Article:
What you need to know about the PCI DSS and PII

Personally Identifiable Information (PII) can mean a number of things but is an important piece of any security or privacy-focused regulation, such as PCI DSS.

PCI DSS and PII

The Payment Card Industry Data Security Standard (PCI DSS) comprises a set of policies and procedures that aim to protect credit, debit, and cash card transactions and prevent the misuse of cardholder’s PII. The PCI DSS was created by the Payment Card Industry Security Standards Council (PCI SSC) and its requirements apply to any and all organizations involved in payment card processing- from merchants to processors and third-party service providers- anyone who stores, processes and transmits cardholder data. So, what is cardholder data?

What is cardholder data?

Cardholder data refers to PII associated with a person who owns a credit, debit or cash card. This includes the cardholder’s: account number, name, card expiration date, and service code. This is the important PII covered under the PCI DSS. What the PCI DSS calls for is that cardholder data is kept secure and in compliance with the standard’s requirements.

What are the requirements under PCI DSS?

The Payment Card Industry Data Security Standard lays out six goals and twelve basic requirements, as follows:

Goals PCI DSS Requirements
Build and Maintain a Secure Network 1.       Install and maintain a firewall configuration to protect cardholder data

2.       Do not use vendor-supplied defaults for system passwords and other security parameters

Protect Cardholder Data 3.       Protect stored cardholder data

4.       Encrypt transmission of cardholder data across open, public networks

Maintain a Vulnerability Management Program 5.       Use and regularly update anti-virus software or programs

6.       Develop and maintain secure systems and applications

Implement Strong Access Control Measures 7.       Restrict access to cardholder data by business need-to-know

8.       Assign a unique ID to each person with computer access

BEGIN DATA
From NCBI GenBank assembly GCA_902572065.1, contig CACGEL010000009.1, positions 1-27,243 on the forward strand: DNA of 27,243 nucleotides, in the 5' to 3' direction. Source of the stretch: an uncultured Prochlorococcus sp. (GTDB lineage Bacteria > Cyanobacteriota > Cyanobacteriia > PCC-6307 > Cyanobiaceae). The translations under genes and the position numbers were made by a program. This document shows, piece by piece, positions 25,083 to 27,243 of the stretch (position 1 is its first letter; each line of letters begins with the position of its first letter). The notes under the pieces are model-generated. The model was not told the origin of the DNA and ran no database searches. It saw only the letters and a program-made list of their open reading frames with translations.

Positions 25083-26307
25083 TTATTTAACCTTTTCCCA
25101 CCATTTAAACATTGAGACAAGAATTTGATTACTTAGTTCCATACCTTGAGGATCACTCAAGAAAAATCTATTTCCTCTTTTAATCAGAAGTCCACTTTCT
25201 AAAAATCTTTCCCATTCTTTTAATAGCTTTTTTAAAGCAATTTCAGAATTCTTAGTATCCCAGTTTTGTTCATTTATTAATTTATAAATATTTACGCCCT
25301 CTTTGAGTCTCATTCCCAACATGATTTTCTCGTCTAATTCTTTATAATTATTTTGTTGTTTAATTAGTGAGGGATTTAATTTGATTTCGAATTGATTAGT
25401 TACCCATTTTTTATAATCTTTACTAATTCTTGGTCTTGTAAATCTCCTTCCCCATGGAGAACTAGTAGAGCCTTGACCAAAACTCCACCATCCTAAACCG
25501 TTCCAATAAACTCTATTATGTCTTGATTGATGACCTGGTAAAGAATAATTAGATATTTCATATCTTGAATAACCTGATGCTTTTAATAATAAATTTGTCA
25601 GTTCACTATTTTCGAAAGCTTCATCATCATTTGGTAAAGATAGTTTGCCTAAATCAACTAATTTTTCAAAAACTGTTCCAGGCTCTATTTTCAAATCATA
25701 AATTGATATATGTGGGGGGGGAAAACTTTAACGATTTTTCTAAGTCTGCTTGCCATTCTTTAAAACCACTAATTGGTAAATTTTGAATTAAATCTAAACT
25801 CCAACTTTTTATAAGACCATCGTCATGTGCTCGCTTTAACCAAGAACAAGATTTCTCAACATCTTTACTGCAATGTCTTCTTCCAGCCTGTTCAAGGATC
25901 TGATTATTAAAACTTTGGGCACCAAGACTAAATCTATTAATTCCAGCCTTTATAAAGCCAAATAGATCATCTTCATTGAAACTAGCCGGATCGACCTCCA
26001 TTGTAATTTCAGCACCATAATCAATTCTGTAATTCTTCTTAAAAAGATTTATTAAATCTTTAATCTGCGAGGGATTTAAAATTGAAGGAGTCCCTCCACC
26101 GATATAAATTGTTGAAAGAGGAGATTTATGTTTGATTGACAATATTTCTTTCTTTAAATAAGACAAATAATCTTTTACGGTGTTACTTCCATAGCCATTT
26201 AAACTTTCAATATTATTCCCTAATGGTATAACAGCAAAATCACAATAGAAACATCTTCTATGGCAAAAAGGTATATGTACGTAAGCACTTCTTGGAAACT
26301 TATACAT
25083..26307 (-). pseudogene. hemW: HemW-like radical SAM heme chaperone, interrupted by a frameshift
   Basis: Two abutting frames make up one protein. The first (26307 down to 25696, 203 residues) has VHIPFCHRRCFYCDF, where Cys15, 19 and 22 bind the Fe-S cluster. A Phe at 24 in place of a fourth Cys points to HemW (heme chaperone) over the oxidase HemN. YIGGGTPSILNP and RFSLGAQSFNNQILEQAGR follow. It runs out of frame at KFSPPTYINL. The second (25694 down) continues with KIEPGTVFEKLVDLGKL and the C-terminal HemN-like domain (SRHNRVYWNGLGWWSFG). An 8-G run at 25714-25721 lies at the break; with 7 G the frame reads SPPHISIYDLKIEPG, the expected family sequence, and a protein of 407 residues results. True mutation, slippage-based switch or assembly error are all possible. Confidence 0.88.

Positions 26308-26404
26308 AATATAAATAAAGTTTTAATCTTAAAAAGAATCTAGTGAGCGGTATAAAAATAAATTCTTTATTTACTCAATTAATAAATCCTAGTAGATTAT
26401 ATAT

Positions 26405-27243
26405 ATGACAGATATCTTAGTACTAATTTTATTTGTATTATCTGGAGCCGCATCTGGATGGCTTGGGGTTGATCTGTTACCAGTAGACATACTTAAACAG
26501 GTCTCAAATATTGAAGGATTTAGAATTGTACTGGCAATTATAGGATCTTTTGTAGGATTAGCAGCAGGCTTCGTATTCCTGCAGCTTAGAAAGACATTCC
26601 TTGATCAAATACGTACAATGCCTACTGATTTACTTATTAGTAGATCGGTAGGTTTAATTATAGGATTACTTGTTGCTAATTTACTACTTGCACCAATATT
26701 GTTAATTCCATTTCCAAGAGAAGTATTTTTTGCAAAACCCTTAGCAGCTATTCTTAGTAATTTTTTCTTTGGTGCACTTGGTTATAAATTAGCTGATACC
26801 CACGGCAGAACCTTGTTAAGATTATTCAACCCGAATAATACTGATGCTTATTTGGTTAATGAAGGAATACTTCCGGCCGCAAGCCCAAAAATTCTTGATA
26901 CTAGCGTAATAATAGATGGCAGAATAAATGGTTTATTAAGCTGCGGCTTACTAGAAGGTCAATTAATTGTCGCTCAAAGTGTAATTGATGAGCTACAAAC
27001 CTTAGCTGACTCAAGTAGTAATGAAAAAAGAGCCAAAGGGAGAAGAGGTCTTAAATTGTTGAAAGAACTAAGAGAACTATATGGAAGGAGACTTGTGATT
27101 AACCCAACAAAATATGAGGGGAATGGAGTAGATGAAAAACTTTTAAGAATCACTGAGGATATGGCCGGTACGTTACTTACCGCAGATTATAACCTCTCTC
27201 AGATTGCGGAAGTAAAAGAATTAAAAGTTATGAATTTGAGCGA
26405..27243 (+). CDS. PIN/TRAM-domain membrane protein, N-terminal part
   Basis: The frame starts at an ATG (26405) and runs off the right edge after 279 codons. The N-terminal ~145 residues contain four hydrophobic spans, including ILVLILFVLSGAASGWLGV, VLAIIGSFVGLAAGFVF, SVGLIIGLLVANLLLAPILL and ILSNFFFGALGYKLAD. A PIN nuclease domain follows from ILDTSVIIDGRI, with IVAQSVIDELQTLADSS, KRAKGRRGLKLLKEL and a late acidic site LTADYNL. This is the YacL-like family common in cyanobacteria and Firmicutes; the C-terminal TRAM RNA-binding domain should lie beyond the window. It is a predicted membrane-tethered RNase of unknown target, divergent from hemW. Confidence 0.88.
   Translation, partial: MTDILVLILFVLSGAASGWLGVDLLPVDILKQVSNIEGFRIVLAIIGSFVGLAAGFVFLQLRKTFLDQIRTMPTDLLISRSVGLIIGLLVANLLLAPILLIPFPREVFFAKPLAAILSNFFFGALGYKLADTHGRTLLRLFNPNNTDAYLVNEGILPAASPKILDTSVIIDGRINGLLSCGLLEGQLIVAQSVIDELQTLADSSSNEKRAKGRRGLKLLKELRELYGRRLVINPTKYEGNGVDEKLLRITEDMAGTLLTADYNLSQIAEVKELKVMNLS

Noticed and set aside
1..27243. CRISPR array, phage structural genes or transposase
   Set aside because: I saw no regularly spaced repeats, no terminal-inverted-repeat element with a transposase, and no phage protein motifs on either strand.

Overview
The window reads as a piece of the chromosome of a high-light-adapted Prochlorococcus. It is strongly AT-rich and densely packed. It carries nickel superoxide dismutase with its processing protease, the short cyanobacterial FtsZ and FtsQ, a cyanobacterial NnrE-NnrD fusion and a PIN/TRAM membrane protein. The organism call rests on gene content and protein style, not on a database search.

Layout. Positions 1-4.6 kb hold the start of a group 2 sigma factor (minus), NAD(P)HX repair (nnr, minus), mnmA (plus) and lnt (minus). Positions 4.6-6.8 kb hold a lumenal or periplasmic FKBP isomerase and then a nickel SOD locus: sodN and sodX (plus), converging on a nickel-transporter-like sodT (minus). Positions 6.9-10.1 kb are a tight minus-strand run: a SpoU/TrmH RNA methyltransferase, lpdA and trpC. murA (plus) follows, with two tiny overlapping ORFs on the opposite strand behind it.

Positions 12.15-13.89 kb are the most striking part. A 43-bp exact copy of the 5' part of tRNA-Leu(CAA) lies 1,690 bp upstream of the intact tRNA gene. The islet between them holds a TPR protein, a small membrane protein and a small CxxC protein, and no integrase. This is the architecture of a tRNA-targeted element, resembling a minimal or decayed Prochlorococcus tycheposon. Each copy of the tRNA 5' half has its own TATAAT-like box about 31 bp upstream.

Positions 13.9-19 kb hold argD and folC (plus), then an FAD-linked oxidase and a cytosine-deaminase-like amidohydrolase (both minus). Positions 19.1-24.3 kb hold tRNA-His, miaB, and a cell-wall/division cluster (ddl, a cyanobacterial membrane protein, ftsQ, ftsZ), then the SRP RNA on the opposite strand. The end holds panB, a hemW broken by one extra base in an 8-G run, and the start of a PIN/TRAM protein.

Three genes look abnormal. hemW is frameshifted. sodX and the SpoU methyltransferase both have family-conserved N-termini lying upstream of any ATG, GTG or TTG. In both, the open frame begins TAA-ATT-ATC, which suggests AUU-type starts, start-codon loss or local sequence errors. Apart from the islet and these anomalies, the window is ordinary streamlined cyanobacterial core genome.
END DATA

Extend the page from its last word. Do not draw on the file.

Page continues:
9.       Restrict physical access to cardholder data

Regularly Monitor and Test Networks 10.   Track and monitor all access to network resources and cardholder data

11.   Regularly test security systems and processes

Maintain an Information Security Policy 12.   Maintain a policy that addresses information security for employees and contractors

*This chart can be found at this link, from PCISecurityStandards.org

Under the Payment Card Industry Data Security Standard, merchants follow requirements based on their ‘level’. Levels are determined by an organization’s transaction volume. Visa defines the merchant levels as follows:

LEVEL 1: “Any merchant — regardless of acceptance channel — processing over 6M Visa transactions per year. Any merchant that Visa, at its sole discretion, determines should meet the Level 1 merchant requirements to minimize risk to the Visa system.”

LEVEL 2: “Any merchant — regardless of acceptance channel — processing 1M to 6M Visa transactions per year.”

LEVEL 3: “Any merchant processing 20,000 to 1M Visa e-commerce transactions per year.”

LEVEL 4: “Any merchant processing fewer than 20,000 Visa e-commerce transactions per year, and all other merchants — regardless of acceptance channel — processing up to 1M Visa transactions per year.”

So, for level 4 merchants (small-to-medium-sized businesses), a self-assessment questionnaire (SAQ) must be used to validate compliance. Then, they must pass a vulnerability scan with a PCI SSC approved scanning vendor. After which they must complete a relevant attestation of compliance and submit the SAQ, evidence of passing a scan and the attestation of compliance to their acquirer. You can get more information for small merchants here.

What are the penalties under PCI DSS?

To best see the penalties under PCI DSS, let’s reference the PCI SSC’s FAQ sheet:

“The payment brands may, at their discretion, fine an acquiring bank $5,000 to $100,000 per month for PCI compliance violations. The banks will most likely pass this fine along until it eventually hits the merchant. Furthermore, the bank will also most likely either terminate your relationship or increase transaction fees. Penalties are not openly discussed nor widely publicized, but they can be catastrophic to a small business. It is important to be familiar with your merchant account agreement, which should outline your exposure.”

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